Maybe your purpose is more about launching a business. Maybe you're a busy mom and can't keep office hours, but there's something you can do from home to help bring in more money, so you want information about that. At that point, you won't benefit from a cookbook, but you could gain a lot of insight and find details here on how-to books about working from home. During this unprecedented year, millions have had to make the transition to work from home, and millions more are deciding to do that. Either way, it's not a transition that comes automatically or easily, but reading about it will inform you about what working from home entails.
When you pre-read it primes your brain when it's time to go over the full text. We pre-read by going over the subheadings, for instance, the table of contents, and skimming through some pages. This is especially useful when you have formal types of academic books. Pre-reading is a sort of warm-up exercise for your brain. It prepares your brain for the rest of the information that will come about and allows your brain to be better able to pick the most essential pieces of information you need from your chosen text.
Highlighting essential sentences or paragraphs is extremely helpful for retaining information. The problem, however, with highlighting is that we wind up highlighting way too much. This happens because we tend to highlight before we begin to understand. Before your pages become a neon of colored highlights, make sure that you only highlight what is essential to improve your understanding and not highlight the whole page.
You might think there have been no new ways to read, but even the ancient skill of reading comes up with innovative ways; enter speed reading. The standard slow process shouldn't affect your understanding, but it does kill your enthusiasm. The average adult goes through around 200 to 250 words per minute. A college student can read around 450 words, while a professor averages about 650 words per minute, to mention a few examples. The average speed reader can manage 1,500 words; quite a difference! Of course, the argument arises between quality and quantity. For avid readers, they want both quantity and quality, which leads us to the next point.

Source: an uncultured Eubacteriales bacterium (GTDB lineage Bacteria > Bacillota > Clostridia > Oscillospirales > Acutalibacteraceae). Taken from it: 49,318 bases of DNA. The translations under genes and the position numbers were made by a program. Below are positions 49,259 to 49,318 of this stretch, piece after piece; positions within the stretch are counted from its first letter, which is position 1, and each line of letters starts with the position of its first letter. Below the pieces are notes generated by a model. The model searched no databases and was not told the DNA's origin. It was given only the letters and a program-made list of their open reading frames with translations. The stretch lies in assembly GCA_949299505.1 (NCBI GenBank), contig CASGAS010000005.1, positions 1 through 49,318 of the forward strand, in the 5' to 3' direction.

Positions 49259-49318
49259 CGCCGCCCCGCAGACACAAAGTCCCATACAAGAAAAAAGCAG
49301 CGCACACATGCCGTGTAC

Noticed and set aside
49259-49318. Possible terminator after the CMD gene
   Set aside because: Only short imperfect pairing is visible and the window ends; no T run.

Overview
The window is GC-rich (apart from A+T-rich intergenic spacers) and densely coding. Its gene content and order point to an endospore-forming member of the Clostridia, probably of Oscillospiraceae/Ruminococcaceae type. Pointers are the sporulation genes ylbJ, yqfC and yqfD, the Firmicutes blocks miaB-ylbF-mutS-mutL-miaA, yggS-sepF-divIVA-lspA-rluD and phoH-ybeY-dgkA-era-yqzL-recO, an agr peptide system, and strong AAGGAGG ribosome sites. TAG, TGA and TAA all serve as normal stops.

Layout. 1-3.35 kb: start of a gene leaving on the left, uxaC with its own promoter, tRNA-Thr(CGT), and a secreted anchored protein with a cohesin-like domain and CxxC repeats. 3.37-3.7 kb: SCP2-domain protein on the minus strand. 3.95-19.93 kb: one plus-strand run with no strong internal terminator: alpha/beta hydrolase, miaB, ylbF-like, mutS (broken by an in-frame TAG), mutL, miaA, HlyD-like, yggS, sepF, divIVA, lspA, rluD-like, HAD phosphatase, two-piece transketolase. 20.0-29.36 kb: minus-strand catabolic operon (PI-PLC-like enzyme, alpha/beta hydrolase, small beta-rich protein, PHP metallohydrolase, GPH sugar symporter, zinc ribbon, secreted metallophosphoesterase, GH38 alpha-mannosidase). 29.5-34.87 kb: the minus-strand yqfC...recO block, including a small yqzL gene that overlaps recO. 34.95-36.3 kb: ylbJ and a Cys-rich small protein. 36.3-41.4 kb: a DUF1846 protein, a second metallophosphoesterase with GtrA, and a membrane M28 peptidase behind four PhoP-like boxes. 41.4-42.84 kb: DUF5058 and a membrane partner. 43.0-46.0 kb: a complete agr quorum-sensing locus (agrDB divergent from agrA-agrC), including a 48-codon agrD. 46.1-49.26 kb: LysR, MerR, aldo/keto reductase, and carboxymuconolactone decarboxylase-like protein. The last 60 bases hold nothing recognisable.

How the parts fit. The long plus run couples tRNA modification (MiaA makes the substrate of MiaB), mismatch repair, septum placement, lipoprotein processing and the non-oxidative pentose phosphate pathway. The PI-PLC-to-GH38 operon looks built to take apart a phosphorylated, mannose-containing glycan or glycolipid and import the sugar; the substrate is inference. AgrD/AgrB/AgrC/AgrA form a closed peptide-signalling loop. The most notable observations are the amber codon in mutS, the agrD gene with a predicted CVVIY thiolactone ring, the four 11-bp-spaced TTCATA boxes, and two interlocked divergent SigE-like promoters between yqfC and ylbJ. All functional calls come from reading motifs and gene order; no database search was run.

Life is too short to expect to gain knowledge from just one type of genre. Some basic outcomes of reading are to expand your mind, perceive situations and events differently, expose yourself to other viewpoints, and more. If you only stick to one author and one type of material, you are missing out on a great opportunity to learn new things.
Having said that, if there's a book you are simply not enjoying, remember that life is also too short to continue reading it. Simply, close it, put it away and maybe give it another go later on, or give it away. There is no shame or guilt in not liking a book; even if it's from a favorite author. It's pretty much clear that you won't gain anything from a book that you don't even enjoy, let alone expect to learn something from it.
If you're able to summarize what you have read, then you have understood. When you summarize, you are bringing up all the major points that enhance your understanding. You can easily do so chapter by chapter.
Take a good look at your life and what's going on in it. Accordingly, you'll choose the material that is much more suitable for your situation and circumstances. When you read a piece of information that you find beneficial, look for a way to apply it to your life. Knowledge for the sake of knowledge isn't all that beneficial. But the application of knowledge from a helpful book is what will help you and make your life more interesting and more meaningful.